Ma always says, “The devil’ll find work for idle hands to do.” So I work from the second I roll off my old quilt to the last bit of light before it disappears behind the mountain. I sweep the uneven boards of our two-room house, stomping bugs as I go. I take the clothes down the stream and scrub till my hands are raw. In the winter, the wet clothes freeze to the line.
Some days, I don’t even wash. Ma don’t care much if I do. In fact, Ma and Pa don’t talk much ‘bout nuthin’. I’m too big to go to school anymore, ‘cause Ma tole ‘em she needed me ‘round the house. Only thing that makes life okay is Reenie next door. Reenie’s a little older than me, ‘bout eleven, but she’s small for her age. She’s got three brothers and six sisters and has to share a bed with four of ‘em.
I dunno know how to say this but I love Reenie. She gave me my favorite skirt, polka dot bright blue with big flowers painted on. When I wear it I forget how my shrunk ol’ top rides up my belly and the coldness of my bare feet. I stole my ma’s barrette for her soft brown hair. I braid it over and over again.
When Pa heads to the abandoned mine to hammer off enough for the stove, we run to the woods to collect horse chestnuts. We fling ‘em in the pond, then make clover chains and decorate each other. We scavenge from garbage heaps, then hitch a ride to town and smoke cig stubs from the ashtrays outside the courthouse.
In town, we walk hand-in-hand. People always stare, but I don’t care. We swore to love forever and never be done parted. I tole her I’d take a bullet to save her. Though we fight and she makes me crazy, every night I huddle under my thin blanket and dream of her.
Pa caught us kissing by the woodpile behind the house. He shouted, pounding his coal-grimed fist on the stovepipe. Reenie grabbed my hand and we backed against the clapboard siding, feet sinking in cold brown mud.
Pa grabbed up his shotgun – it was filled with birdshot – and cocked it, tole Reenie to git on home now and not come back. I know he just meant to scare her but the gun went off – too close – and a red flower bloomed on Reenie’s faded blue work dress.
I caught her – she jerked and shook in my arms, pale brown eyes staring up at me.
Pa ran for the doctor, but the nearest one’s in Greenville, two miles away, and I know he won’t get back in time. I hum little snatches of hymns I can remember.
I held her on that sawdusted floor till she went still. Pa found me there, two hours later, sticky-dried with Reenie’s blood, “I got the doctor. ”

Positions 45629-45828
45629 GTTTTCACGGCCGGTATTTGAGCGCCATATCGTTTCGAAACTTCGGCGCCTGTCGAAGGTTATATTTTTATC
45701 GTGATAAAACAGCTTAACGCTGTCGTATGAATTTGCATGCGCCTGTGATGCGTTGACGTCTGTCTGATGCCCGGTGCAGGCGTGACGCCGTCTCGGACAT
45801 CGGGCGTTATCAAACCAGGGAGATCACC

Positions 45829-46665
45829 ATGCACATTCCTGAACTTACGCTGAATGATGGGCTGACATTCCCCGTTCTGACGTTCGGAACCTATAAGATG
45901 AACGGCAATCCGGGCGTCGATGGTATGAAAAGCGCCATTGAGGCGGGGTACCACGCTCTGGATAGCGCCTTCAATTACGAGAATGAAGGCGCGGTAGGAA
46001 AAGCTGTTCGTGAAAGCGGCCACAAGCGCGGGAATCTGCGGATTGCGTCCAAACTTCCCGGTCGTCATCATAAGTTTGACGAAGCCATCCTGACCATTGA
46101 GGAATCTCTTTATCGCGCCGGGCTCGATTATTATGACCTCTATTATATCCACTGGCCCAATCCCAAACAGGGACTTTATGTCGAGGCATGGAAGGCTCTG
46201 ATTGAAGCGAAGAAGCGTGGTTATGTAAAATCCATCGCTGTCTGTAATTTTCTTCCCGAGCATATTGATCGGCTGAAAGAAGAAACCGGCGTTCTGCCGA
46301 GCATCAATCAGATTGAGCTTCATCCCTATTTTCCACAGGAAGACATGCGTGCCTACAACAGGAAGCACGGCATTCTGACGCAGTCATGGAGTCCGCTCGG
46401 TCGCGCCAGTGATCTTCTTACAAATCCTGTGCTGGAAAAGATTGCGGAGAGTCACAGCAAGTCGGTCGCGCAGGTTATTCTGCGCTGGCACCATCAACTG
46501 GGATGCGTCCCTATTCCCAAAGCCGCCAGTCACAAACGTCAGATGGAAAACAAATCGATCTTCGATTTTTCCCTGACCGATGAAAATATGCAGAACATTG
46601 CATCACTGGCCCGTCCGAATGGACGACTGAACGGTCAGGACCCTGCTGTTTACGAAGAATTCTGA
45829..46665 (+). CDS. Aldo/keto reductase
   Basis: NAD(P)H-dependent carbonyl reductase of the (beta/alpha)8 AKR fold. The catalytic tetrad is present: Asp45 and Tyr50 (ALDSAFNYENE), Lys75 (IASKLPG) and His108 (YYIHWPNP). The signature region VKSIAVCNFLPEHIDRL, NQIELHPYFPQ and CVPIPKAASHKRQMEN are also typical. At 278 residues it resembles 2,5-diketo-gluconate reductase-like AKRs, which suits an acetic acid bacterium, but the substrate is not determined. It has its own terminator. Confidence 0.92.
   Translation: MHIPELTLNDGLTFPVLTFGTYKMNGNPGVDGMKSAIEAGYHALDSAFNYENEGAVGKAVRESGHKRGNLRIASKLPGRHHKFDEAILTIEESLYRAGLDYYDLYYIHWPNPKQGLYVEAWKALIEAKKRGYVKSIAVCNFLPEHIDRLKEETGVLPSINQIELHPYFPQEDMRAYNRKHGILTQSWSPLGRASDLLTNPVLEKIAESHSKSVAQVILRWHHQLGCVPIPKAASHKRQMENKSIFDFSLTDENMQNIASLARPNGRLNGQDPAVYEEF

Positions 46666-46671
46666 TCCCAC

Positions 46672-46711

“What difference does it make? “I said.
Self-portraits have a long and storied history in art. (Attention: Art Nerd alert)
Artists sometimes used self-portraits to show their status and their political connections, such as this self-portrait by the Spanish painter Diego Velasquez.
This portrait is part of a larger masterwork, Las Meninas, which shows him painting the Infanta.
Sometimes the artist is also an actor, dressed in costumes, to appear a particular way or reference artists who have come before. Rembrandt was famous for this in his youth.
Later on, he was far more interested in recording his authentic self, even when it was less flattering.
There are no real rules for self-portraits and those that did exist were spoofed centuries ago by artists defying those who came before and expressing themselves as they liked. Generally, the artist engages with the viewer, making eye contact.
The above self-portrait by Gustave Courbet is a little more playful, depicting the artist as a desperate creative in his smock.
Artists will also use symbolism, often with encoded meanings that are personal to themselves, such as most of Frieda Kahlo’s self-portraits.
Sometimes an artist does many self-portraits in their career and you can see their faces and moods evolve. This is especially true of the self-portraits of Van Gogh.
As photography evolved, it became a way to set up self-portraits in a far more elaborate setting, such as the work of Cindy Sherman. In much of her work, the line between artist and actor disappears and she creates a persona that deliberate challenges our notions of identity.
And, of course, today the self-portrait has evolved into digital selfies. Through Instagram, we can all be artists and select the kind of face we want to show the world. While selfies get a bad rap as the refuge of the egotistical and self-absorbed, I really enjoyed looking back through my self-portraits. When I was very little, my father used to hold me up so we could make faces in the bathroom mirror – now I can capture them!
As an actress, it’s fascinating to me because my face is one aspect of my instrument and controlling your face and your image is part of the talent. For me, it’s not so much to show off a haircut or an outfit as it is to capture a moment, a fleeting face of yourself. Many times it’s not even a particularly flattering face, but I remember how I felt and so it’s like a postcard mailed to yourself from the past.
In order to share two years worth of selfies in a short space, I created a Flipagram, which is a free app that allows you to set a slideshow to music. It’s only 30 seconds so I encourage you to watch it and enjoy.
When do you take selfies? And why? Do you see them as a way to express yourself? I’d love to hear from you in the comments!